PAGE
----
I thought I might review some stuff each week. Keep the whole ‘reflection’ thing happening. So this week, I’m looking at Trello.

So I’ve had a week to play with this, since discovering it last Saturday. I posted last weekend that I was impressed. Since then…

well, I think I’m in love. It’s understandable, really. I love to think of myself as organised – but in reality, I know that I’m not exactly where I want to be, and I know that things are ‘getting through the cracks’, as it were.

Trello can help to fix that.

It’s a way of organising yourself – but I have a feeling that it will really come into it’s own when used collaboratively. In study groups, in workplaces with teams, even in families. Anywhere where two or more people are working together on something, something that needs to ‘get done’. I’m planning on using it for Bloxham Marketing!

Generally speaking, when you’re working with someone else on something (let’s call it a project, even though it might just be ‘Mum’s 60th birthday’) then you’d delegate who does what, right? “You do invitations, and I’ll look after the hiring of the tables and chairs” kind of thing. And then you continually talk, to ensure that each person is on track. Which is good – and the sense of accomplishment you get as everyone moves together towards the common goal, is a great feeling. But the sigh you make, when things aren’t going to plan (someone’s not pulling their weight) or when there’s “yet another meeting about the same thing” when you’ve done your bit and you’re waiting for others, and it’s just going to be a big waste of your time – well, that’s a morale stealer if ever there was one.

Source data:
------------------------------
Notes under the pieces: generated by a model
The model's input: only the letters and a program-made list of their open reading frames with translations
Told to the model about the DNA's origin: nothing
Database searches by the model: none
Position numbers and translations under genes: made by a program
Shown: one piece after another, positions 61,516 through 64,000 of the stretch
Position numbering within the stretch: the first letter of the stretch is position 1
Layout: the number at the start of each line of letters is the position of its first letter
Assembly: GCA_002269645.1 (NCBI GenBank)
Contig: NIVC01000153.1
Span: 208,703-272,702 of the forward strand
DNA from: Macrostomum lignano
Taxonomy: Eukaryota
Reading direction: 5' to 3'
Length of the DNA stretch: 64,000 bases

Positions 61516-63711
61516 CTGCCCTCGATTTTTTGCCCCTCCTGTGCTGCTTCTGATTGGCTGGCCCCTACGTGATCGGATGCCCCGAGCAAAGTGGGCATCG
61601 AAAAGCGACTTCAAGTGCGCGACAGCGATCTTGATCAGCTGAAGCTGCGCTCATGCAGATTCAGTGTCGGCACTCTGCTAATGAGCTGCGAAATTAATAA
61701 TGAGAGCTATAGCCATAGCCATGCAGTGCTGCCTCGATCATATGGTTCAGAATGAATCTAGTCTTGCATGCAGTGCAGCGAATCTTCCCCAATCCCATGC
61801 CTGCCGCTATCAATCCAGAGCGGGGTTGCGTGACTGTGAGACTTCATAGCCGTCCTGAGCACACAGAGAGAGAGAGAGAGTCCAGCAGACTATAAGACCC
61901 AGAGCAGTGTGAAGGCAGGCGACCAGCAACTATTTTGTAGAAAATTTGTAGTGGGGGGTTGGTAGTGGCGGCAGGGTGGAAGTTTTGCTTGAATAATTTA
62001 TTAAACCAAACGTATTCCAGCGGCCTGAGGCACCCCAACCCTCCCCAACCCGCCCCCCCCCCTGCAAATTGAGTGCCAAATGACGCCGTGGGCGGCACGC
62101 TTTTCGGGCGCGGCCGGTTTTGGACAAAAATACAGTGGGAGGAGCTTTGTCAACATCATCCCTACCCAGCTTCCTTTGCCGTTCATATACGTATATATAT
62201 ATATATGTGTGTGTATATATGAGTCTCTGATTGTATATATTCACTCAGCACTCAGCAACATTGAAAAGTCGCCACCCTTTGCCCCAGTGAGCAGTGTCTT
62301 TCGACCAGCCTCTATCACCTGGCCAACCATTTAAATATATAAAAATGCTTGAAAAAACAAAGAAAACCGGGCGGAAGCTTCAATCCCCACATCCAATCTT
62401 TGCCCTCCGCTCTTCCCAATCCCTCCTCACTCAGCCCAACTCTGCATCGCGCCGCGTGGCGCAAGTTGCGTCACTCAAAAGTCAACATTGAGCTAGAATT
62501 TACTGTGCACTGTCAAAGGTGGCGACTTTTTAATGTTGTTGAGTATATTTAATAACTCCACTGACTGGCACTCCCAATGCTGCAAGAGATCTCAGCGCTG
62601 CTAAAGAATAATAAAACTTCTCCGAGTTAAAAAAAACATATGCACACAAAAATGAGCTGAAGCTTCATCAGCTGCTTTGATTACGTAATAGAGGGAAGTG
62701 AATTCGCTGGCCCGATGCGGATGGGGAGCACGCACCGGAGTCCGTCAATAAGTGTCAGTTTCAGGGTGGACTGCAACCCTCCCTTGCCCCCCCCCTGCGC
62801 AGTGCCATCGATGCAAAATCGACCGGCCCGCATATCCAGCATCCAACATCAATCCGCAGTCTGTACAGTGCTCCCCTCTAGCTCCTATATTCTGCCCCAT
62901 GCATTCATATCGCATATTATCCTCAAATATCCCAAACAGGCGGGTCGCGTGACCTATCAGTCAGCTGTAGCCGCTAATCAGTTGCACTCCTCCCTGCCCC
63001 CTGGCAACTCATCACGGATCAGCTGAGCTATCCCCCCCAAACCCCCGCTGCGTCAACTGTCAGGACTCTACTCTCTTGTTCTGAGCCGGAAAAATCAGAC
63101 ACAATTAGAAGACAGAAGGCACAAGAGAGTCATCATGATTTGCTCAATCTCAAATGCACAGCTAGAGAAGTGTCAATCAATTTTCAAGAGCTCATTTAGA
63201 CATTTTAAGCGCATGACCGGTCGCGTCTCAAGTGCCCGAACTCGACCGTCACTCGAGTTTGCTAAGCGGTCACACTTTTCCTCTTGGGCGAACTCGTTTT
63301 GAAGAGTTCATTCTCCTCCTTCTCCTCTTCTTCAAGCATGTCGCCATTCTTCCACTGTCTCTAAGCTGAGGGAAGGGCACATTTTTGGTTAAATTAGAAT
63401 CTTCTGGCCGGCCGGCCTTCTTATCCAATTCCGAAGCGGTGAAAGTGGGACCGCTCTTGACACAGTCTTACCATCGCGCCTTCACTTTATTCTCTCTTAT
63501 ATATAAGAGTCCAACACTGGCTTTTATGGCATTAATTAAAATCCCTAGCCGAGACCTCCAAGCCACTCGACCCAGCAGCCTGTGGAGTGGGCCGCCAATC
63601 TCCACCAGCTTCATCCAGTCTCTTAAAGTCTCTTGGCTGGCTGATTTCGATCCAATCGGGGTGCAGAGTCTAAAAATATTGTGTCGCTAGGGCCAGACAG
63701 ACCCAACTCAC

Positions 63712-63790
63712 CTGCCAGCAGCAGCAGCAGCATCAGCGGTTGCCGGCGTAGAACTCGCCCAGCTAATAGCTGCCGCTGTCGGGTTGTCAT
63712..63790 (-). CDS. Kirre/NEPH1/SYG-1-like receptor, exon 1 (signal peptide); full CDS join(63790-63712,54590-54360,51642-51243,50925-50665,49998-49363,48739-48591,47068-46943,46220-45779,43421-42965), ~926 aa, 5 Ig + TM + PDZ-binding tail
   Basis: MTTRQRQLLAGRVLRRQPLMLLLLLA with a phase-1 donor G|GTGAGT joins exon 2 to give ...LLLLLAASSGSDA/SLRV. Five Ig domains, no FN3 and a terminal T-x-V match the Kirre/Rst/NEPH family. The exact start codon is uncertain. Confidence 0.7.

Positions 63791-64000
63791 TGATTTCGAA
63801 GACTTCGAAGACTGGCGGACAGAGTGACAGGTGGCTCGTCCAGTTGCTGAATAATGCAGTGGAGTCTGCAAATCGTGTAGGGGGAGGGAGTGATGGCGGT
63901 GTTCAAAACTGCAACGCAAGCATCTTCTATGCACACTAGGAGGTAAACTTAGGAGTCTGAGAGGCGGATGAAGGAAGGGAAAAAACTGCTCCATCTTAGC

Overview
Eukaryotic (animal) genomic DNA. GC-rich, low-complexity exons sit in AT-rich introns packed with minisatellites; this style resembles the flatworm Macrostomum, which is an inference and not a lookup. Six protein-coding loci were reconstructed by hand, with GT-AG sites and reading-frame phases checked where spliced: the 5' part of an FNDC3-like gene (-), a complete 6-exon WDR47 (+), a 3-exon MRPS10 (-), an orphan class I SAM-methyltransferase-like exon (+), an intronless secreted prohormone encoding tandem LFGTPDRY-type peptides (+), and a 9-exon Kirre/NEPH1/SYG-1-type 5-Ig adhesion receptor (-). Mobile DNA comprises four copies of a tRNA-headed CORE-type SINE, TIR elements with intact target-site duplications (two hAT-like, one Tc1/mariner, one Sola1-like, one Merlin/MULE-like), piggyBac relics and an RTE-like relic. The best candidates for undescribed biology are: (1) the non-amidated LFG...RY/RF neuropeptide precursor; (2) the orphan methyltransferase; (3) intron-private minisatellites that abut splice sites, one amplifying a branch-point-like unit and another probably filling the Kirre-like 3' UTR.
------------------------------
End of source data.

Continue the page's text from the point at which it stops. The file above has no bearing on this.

And that’s where Trello comes in.

Think of that big ol’ whiteboard on which the delegated person writes up what to do, who’s responsible for each. Then maybe some of those things get highlighted, to indicate that they’re being worked on at the moment, and then finally they all (hopefully!) get crossed off over time, as they’ve been completed. And everyone has to keep a copy of that whiteboard in their head, because someone came along and wiped it off ready for the next meeting, and noone really knows who’s working on what at any particular point in time, and what’s been finished, until the next meeting where it gets pulled up again.

Trello provides you that whiteboard. Online. Forever. It’s private, to you or your team of people (let’s call them an ‘organization’, because they might be study partners or work colleagues or your family members) and because it’s online, it’s also up-to-date. And synced. And everyone can edit it, to show what they’re working on, what’s been finished, who’s responsible for the next step, and so on and so on.

Which gives you back that time you’re currently spending in meetings. That time that you spend on the phone, checking with people. And of course that time Aat your computer, reading emails and writing others.

I like that idea!

So – check it out for yourself; and I love to hear what you think of it!

Have a great day, dear readers πŸ™‚


CC Image courtesy yukop atΒ